Police Corruption and Misconduct
Despite legal safeguards and well-intentioned reforms, police problems have continued to produce headlines. The exact scope of misconduct is unknown. Misconduct complaints can be quantified on a city-by-city basis, but these data are often subjective, and far more complaints are filed than ever are evaluated at trial. Corruption is even harder to measure. As the National Institute of Justice acknowledged in its May 2000 report, The Measurement of Police Integrity, most corruption incidents go unreported, and data that do exist "are best regarded as measures of a police agency's anticorruption activity, not the actual level of corruption."
During the late 1990s, highly-publicized cases in New York, New Jersey, Texas, Detroit, and Cleveland exposed an apparently new trend: police drug corruption. In the Cleveland case alone, the FBI arrested 42 officers from five law enforcement agencies in 1998 on charges of conspiracy to distribute cocaine. In a 1998 report to U.S. Congressman Charles B. Rangel, the federal GENERAL ACCOUNTING OFFICE (GAO) found evidence of growing police involvement in drug sales, theft of drugs and money from drug dealers, and perjured testimony about illegal searches. The GAO survey of police commission reports and academic research suggested a troubling new dimension previously not seen in studies of police corruption. Traditionally, police corruption had been understood to involve individuals acting alone, but the new trend revealed officers working in small groups to protect and assist each other.
In 1999, this pattern emerged in one of the worst police corruption scandals in U.S. history. The scandal involved the Los Angeles Police Department's Rampart precinct and particularly its elite anti-gang unit, CRASH (Community Resources Against Street Hoodlums). Following local and federal investigations, CRASH was dismantled, some 70 officers were investigated, and several either pleaded guilty to or were convicted of crimes ranging from drug theft and peddling to assault, fabricating arrests, and filing false reports.
The Rampart scandal bore heavy costs, financially as well as in human terms. Several dozen criminal convictions credited to the work of the corrupt officers were overturned. By 2003, the city had already paid $40 million to settle lawsuits. In a settlement with the federal government in 2000, the Los Angeles City Council accepted a CONSENT DECREE that placed the city's police department under the supervision of a federal judge for five years to implement and monitor reforms.
However, reform is no panacea. Even New York City's extensive reforms were called into doubt by two high-profile police cases in the 1990s. Both highlighted the difficulties inherent in prosecuting even apparently clear-cut misconduct. The first, in 1997, involved Haitian immigrant Abner Louima, who was shockingly beaten in a police cruiser and sodomized in a bathroom with a broom handle by four NYPD officers. Louima ultimately settled a civil case against the department for $8.7 million in 2001, one of the highest police brutality settlements ever paid and the highest by New York City since paying a $3 million settlement in the choking death of Anthony Baez in 1994.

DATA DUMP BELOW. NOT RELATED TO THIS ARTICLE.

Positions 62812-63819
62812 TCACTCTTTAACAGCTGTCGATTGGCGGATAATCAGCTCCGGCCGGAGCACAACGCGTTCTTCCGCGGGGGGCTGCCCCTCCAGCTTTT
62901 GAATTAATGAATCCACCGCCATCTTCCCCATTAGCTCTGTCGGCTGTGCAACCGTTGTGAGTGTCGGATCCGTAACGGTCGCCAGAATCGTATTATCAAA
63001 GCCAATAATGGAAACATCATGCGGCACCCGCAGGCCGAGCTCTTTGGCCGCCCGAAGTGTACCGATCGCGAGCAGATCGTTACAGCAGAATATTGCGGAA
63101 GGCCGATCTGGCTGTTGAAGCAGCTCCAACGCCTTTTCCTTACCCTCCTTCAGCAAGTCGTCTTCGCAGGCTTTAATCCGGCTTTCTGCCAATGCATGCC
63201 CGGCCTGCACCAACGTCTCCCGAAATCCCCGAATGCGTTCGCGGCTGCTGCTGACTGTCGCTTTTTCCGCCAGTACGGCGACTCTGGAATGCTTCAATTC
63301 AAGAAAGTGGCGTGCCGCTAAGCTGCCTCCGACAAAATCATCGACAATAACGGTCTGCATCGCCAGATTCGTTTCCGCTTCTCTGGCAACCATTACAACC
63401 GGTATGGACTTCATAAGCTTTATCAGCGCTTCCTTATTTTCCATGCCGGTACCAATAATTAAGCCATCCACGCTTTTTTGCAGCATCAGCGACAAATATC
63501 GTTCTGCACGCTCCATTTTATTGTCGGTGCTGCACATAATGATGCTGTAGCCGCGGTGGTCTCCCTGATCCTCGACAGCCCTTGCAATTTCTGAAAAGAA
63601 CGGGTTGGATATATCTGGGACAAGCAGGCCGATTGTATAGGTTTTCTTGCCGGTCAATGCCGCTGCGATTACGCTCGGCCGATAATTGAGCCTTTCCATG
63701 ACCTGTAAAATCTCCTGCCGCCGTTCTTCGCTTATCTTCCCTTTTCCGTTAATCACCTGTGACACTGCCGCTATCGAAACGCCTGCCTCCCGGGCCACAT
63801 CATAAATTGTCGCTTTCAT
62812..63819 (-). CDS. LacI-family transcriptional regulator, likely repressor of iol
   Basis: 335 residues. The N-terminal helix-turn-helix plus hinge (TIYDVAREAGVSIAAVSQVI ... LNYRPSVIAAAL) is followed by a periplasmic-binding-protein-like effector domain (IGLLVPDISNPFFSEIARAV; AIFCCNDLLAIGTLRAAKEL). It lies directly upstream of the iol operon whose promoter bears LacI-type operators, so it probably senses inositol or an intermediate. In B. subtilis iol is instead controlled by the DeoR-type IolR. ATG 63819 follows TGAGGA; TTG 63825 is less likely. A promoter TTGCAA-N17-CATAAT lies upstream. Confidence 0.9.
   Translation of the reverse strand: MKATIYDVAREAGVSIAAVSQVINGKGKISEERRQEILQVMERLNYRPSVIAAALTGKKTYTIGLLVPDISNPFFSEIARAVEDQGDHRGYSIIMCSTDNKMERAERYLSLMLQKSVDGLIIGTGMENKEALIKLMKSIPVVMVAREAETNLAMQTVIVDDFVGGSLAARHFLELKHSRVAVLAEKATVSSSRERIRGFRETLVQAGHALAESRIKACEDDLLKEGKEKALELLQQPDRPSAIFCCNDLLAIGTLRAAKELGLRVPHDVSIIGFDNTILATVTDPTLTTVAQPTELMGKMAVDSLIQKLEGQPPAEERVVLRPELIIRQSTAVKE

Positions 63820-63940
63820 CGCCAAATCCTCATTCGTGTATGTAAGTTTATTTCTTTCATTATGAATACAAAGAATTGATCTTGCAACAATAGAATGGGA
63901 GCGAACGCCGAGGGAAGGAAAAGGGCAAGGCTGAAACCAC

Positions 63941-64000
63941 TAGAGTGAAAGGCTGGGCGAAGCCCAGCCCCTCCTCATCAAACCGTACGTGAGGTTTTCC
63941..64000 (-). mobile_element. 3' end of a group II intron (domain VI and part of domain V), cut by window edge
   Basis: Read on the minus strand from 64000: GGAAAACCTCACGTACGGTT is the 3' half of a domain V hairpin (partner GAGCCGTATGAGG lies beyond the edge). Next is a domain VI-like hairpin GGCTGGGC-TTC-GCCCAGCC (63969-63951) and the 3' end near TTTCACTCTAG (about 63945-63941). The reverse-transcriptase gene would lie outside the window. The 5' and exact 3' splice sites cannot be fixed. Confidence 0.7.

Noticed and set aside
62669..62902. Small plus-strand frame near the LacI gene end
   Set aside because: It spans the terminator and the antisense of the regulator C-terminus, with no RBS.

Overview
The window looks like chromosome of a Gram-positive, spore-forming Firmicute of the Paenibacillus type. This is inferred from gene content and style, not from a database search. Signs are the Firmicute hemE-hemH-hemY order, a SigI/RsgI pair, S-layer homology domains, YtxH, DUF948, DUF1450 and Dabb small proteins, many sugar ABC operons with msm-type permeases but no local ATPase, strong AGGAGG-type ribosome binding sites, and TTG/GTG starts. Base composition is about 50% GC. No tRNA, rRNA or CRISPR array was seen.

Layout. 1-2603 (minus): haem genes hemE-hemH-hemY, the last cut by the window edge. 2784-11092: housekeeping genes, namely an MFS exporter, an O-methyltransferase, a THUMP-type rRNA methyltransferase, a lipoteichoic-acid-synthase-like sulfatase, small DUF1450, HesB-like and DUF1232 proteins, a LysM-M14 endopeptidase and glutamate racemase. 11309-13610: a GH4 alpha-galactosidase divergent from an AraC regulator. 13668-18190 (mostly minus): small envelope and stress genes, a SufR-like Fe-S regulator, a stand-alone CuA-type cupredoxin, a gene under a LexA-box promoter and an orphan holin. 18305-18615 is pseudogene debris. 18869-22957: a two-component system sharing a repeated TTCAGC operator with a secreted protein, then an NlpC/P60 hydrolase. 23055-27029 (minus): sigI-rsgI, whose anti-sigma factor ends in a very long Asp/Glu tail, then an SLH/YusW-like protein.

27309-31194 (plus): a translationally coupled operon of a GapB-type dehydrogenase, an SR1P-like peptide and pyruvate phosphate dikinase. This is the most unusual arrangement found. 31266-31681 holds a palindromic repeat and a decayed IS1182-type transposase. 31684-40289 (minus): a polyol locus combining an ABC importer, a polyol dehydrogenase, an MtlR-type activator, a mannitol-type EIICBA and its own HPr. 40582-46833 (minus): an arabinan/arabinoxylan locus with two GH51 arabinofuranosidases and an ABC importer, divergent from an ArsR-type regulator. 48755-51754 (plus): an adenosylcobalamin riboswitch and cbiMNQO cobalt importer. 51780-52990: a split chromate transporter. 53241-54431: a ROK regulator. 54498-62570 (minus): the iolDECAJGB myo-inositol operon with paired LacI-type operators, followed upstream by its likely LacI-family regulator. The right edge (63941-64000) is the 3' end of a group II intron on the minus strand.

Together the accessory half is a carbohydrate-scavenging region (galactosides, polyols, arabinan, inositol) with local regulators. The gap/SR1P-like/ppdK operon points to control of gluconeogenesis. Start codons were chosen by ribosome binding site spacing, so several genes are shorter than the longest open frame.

Yet, despite much public frustration, prosecution of the officers was less conclusive. Officer Justin Volpe pleaded guilty to leading the SODOMY assault and was sentenced to 30 years in prison. However, in 1999, his fellow three officers were acquitted on charges of assault in the police cruiser; one of them, officer Charles Schwarz, was convicted of violating Louima's civil rights for holding him down during the bathroom assault. In 2000, all three were convicted of obstructing justice for their actions in covering up evidence of the attack, but these convictions were later overturned in United States v. Schwarz, 283 F.3d 76 (2d Cir. 2002). Ordered a new trial on the civil rights charge, Schwarz reached a plea bargain in September 2002, agreeing to be sentenced to a 5-year prison term.
The second New York controversy involved the killing in 1999 of an unarmed man. Four undercover police officers shot Amadou Diallo 41 times after stopping the Guinean immigrant in the vestibule of his apartment building, where, they said, he reached into his back pocket. Large public protests attracted activists such as Susan Sarandon and former New York mayor David Dinkins, who argued that the department's so-called Aggressive Street Crimes Unit was in fact far too aggressive. In 2000, the four officers were acquitted in a trial that supporters said vindicated them but which critics blamed on lax prosecution.
Outside the courts, mounting resentment over discriminatory misconduct by police officers has occasionally led to rioting. In contemporary experience, the Los Angeles riots in 1992 followed the acquittal of white police officers charged with the videotaped beating of black motorist RODNEY KING. In April 2001, three days of rioting in Cincinnati followed the acquittal of a white police officer on charges of shooting Timothy Thomas, a 19-year old unarmed black man.
Cities, courts, police departments, and criminologists all continue to examine ways to bring meaningful reform to police departments. Some critics have argued that misconduct and corruption are age-old problems that resist all efforts at eradication; the best society can do, in this view, is monitor and correct. Others trace recent problems to public policy that emphasizes aggressive policing of drug, gang, and street crimes. Whatever the cause and the solution, until more efficacious remedies are found, some citizens will still require protection from the very people appointed to protect and serve them.
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